Why Do I Have Different Credit Scores – And Which One Matters the Most?

Different Credit Scores

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If you’ve ever looked up your credit score, you may have noticed that it varies depending on the source. Your score with a bank, credit card issuer, auto loan lender, and a credit bureau like Equifax can differ, sometimes by a significant amount.

We don’t blame you if you’re confused (and perhaps frustrated) about why you have so many different credit scores. You may wonder which score is the most accurate and better measures your creditworthiness and which one you should trust.

The truth is that having multiple credit scores is entirely normal and to be expected. Mostly, it’s not a cause for concern and won’t impact your ability to get a loan. In this article, we’ll explain why credit scores differ, who creates them, and which matters the most for your financial health.

Who creates your credit score in Canada?

Credit scores are vital tools lenders use to decide whether to extend or deny you a loan. But where do these three-digit figures come from in the first place? Who assigns your credit score?

In Canada, two credit bureaus calculate credit scores: Equifax and TransUnion. These private organizations track how you manage your bills and debts. They look at factors such as how much credit you use at any one time and whether or not you pay on time. They obtain this information from various lenders and public records. From there, they enter the data into models that use complex algorithms, which, in turn, generate your credit score.

There exist companies that provide access to credit scores, such as Borrowell and Credit Karma. However, these organizations don’t compile financial data and calculate your credit score. Instead, they pull the scores directly from the credit bureaus. Borrowell purchases credit scores from Equifax, while Credit Karma obtains them from TransUnion.

Why there are so many different credit scores

Here are the main reasons that contribute to differences in credit scores:

1. Multiple scoring models

Credit bureaus employ proprietary scoring models to determine your score, of which there are many different types. As a result, your credit score will differ based on which organization you obtain it from and the scoring model it uses.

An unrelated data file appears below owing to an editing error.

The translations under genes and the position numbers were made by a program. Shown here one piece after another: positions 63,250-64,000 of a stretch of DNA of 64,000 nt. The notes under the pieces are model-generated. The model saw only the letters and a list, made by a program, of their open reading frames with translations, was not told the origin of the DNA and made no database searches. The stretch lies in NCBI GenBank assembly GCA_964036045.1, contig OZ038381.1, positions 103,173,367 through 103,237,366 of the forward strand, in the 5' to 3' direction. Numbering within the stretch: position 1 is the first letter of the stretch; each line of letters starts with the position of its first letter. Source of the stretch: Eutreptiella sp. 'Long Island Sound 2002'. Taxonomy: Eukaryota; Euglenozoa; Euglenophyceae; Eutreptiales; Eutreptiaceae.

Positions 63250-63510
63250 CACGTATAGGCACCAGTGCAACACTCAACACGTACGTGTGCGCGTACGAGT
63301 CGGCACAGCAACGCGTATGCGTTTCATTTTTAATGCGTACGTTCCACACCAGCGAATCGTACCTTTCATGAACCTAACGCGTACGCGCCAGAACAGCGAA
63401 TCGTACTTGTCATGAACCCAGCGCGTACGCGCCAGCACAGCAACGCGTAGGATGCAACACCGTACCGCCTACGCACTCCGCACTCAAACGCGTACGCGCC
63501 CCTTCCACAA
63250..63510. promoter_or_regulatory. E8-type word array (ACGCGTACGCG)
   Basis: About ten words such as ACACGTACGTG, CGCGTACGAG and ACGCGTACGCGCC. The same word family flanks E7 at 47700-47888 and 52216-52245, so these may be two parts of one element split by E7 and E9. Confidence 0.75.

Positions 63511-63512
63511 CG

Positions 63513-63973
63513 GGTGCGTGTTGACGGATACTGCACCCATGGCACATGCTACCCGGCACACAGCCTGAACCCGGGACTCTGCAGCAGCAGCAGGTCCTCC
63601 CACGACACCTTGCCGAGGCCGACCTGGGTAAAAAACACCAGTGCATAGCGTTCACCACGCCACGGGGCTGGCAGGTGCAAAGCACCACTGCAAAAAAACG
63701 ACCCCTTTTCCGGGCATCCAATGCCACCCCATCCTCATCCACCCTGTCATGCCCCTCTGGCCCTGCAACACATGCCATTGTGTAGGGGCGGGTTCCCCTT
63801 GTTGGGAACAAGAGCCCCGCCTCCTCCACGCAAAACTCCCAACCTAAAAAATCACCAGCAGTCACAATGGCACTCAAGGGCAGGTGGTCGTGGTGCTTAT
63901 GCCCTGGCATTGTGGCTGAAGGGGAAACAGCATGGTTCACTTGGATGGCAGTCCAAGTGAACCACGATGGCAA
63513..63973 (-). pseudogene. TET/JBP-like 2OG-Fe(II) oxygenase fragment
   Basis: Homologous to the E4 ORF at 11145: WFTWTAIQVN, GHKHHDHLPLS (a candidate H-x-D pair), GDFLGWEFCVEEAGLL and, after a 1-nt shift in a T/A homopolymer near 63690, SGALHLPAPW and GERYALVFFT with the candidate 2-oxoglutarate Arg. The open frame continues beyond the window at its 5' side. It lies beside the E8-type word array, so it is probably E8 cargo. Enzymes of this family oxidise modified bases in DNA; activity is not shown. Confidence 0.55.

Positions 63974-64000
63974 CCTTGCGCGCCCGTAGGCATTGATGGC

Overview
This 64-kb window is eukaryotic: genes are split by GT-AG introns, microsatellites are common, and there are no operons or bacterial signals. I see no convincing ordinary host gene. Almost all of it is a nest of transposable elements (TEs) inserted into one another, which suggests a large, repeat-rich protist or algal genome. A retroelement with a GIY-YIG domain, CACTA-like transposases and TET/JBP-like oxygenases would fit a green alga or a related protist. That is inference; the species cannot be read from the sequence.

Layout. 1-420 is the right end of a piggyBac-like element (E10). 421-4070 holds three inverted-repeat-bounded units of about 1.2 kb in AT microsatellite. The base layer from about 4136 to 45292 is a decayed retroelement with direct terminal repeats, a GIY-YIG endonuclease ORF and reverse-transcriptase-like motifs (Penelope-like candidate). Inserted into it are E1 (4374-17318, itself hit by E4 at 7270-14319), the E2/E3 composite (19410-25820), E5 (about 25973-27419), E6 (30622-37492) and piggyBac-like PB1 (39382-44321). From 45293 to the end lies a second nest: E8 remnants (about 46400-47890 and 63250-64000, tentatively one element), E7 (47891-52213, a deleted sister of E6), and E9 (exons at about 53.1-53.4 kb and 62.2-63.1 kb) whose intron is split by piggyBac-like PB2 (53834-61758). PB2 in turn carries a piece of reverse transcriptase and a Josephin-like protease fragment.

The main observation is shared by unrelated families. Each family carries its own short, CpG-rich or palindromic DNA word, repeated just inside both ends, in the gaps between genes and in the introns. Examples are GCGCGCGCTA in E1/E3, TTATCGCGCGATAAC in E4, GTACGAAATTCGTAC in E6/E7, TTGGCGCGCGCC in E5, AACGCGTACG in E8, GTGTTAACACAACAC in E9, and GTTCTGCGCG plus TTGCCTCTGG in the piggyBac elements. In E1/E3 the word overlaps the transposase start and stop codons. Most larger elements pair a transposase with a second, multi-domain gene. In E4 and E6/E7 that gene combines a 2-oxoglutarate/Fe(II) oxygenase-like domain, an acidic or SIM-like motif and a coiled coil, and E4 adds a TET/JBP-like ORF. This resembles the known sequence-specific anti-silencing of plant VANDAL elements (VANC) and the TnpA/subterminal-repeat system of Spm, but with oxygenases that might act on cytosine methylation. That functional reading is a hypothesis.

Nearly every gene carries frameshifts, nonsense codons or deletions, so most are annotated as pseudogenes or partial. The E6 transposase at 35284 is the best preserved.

For example, Equifax relies primarily on the FICO scoring model, while TransUnion uses the VantageScore model. Thus, even if both credit bureaus have access to the same financial information about your credit experience, the scores they generate will differ.

One reason for the discrepancy in credit scores between Equifax and TransUnion is that their scoring models weigh certain factors more heavily than others. For example, credit utilization represents 30% of your overall credit score based on the FICO scoring model and 20% under the VantageScore model.

A wide range of industry specific credit scores also exists, adding to the confusion. Each of these scores is tailored toward a specific type of financing, such as a personal loan, auto loan, and mortgage. Lenders frequently use these rather than the generic version when making lending decisions. 

For example, let’s say you wish to finance a vehicle purchase with a car loan. Your lender pulls up your Equifax credit report, which uses the FICO scoring model to assess the risk of loaning you money. In this scenario, they may analyze your FICO Auto Score, as it offers a more accurate assessment of your ability to repay this type of loan. FICO provides a list of scores that pertain to certain financial products.

2. Difference in financial data reported by lenders

Credit score providers collect financial details about individuals mainly from lenders. Banks, credit card issuers, payday loan companies, and others in the lending industry report your payments and account status to Equifax and TransUnion.

However, lenders can choose which credit bureaus they report financial information. Some lenders report to both, while others report strictly to Equifax or TransUnion. Others may not supply financial data to any credit bureau.

Let’s assume that a lender only forwards your line of credit payment to TransUnion. You’ve been meeting your payment deadline for several years, which boosts your credit standing. In this scenario, your TransUnion credit score may be higher than your Equifax credit score, as the latter is missing details about your line of credit payments.

3. Financial data reported by lenders at different times

Even if a lender submits financial information to both credit bureaus, they may do so at different times. As a result, discrepancies between credit scores can arise briefly, as one credit bureau has more up-to-date details than the other.